I found Illinois’ accountability plan woefully inadequate and full of holes–especially when it comes to protecting vulnerable groups of students–so imagine my surprise when my state was awarded a “perfect score” by the Thomas B. Fordham Institute.
Fordham analyzed the plans submitted by all fifty states and the District of Columbia under the Every Student Succeeds Act (ESSA). and scored them on whether they are strong, weak, or middling on three key areas:
- Assigning annual ratings to schools that are clear and intuitive for parents, educators, and the public;
- Encouraging schools to focus on all students, not just their low performers; and
- Fairly measuring and judging all schools, including those with high rates of poverty.
I suppose when you are trying to look for common denominators across all states, you have to zero in on a few priorities, but this analysis is too superficial to be of much use.
Let’s take #1 for example. Illinois got a “strong” score on this because it created a four-tier rating system that “immediately conveys to all observers how well a given school is performing.” But that’s simply not true–Illinois ratings will NOT reveal meaningful differences among schools. About 90 percent of Illinois schools will fall into two rosy-sounding categories–“exemplary schools” and “commendable schools”–which suggests the status quo is working just fine for kids in nearly all of our schools. The bottom 5 percent will be considered a “lowest-performing” school, and the other 5 percent is underperforming.
And given the fact that the general public is paying ZERO attention to this law (along with many state legislators, if my experience at a recent candidates’ forum was any indication), I’m not clear why Illinois gets extra credit for dumbing down its rating system to make it “clear and intuitive” to an apathetic public.
And on #2, Illinois gets another “strong” rating because the state shifts the accountability focus to student “growth”–how much a student improves from year to year–rather than “proficiency,” an arbitrary cut-point for what represents grade-level learning. That’s good news. But it’s hard to celebrate this when you consider how vulnerable “subgroups” of students will once again disappear from accountability, presuming they attend schools that are not the worst of the worst but merely mediocre or even average.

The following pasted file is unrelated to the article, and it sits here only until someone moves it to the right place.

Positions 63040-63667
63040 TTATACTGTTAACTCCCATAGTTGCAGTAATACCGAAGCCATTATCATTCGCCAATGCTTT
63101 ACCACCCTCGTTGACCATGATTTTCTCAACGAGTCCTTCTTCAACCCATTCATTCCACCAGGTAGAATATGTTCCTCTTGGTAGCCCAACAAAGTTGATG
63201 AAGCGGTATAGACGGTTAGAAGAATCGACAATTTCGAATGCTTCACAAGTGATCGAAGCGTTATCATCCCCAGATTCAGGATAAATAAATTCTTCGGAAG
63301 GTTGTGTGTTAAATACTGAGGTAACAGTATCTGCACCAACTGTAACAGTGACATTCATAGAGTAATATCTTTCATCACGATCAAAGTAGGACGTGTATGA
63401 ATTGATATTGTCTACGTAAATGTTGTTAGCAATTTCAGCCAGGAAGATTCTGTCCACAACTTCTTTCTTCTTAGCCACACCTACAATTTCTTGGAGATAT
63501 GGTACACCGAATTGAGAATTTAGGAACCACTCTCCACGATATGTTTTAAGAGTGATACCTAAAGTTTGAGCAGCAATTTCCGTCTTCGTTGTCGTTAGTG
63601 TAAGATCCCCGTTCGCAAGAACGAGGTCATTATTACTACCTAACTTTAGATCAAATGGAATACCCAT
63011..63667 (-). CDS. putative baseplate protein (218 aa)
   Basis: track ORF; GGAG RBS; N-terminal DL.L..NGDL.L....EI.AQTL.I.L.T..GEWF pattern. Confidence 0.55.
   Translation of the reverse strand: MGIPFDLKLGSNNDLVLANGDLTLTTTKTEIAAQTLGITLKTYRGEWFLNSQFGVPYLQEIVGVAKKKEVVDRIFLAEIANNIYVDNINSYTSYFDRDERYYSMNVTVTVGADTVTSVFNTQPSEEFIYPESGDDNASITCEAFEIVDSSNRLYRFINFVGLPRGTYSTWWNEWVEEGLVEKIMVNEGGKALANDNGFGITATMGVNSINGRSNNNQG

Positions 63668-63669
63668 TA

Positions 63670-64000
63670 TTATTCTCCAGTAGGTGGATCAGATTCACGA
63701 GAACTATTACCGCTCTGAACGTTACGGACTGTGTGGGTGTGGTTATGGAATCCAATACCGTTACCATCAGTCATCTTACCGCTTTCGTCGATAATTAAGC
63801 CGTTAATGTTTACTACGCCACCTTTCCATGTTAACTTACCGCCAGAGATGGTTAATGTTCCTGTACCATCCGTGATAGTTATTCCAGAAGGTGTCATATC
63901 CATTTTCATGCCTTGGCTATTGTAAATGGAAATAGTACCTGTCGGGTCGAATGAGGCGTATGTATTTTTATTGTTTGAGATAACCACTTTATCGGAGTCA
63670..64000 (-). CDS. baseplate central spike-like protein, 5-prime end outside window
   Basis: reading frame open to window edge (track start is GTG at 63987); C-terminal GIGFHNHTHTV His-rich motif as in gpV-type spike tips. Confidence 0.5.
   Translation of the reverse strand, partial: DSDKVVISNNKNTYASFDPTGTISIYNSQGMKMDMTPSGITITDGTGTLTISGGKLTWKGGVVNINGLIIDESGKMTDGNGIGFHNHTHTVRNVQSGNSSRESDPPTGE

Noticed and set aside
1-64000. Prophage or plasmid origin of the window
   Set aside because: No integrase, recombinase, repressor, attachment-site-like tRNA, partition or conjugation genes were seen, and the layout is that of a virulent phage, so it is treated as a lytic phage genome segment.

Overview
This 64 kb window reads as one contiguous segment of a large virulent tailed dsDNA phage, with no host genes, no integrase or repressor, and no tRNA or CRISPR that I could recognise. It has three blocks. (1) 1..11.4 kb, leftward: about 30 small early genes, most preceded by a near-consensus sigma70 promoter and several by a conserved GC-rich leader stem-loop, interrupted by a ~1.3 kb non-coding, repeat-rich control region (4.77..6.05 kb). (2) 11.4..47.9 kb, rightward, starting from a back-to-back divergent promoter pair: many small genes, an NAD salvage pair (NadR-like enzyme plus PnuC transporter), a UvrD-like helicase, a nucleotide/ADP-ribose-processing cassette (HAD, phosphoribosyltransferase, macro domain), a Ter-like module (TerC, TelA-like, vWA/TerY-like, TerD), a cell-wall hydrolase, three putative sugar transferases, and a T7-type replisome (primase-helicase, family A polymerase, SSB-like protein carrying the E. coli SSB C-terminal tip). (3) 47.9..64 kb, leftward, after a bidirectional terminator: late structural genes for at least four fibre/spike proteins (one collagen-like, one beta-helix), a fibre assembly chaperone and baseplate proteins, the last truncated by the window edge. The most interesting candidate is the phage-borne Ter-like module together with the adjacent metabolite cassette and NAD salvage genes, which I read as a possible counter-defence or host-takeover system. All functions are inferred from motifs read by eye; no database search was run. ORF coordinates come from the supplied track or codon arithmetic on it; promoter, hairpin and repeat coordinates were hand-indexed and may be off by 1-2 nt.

For #3, Illinois gets credit again, because it uses student growth on standardized tests to “fairly measure and judge all schools.” This is just laughable because Illinois schools have until the year 2032 to meet its goals–15 long years to get up to snuff. Nothing much happens if Illinois schools don’t hit these goals, or even make reasonable progress toward these goals. This doesn’t sound too fair to me.
So Fordham, I appreciate that you are trying to make the case for state empowerment and declaring ESSA a success. But you gotta admit, you were a pretty easy grader:
Altogether, twenty-one of the fifty-one proposed school rating systems are either good or great—earning at least two strong grades and one medium. And those of eight states—Arizona, Arkansas, Colorado, Georgia, Illinois, New Hampshire, Oklahoma, and Washington—are the best, having received perfect scores. Moreover, of all the ratings we assigned across the three objectives, 50 percent were strong and 29 percent were medium. On the flip side, three states received weak grades in each of the three areas: California, Idaho, and North Dakota.
Next time, dig deeper. Hold states feet to the fire. Too much is at stake.
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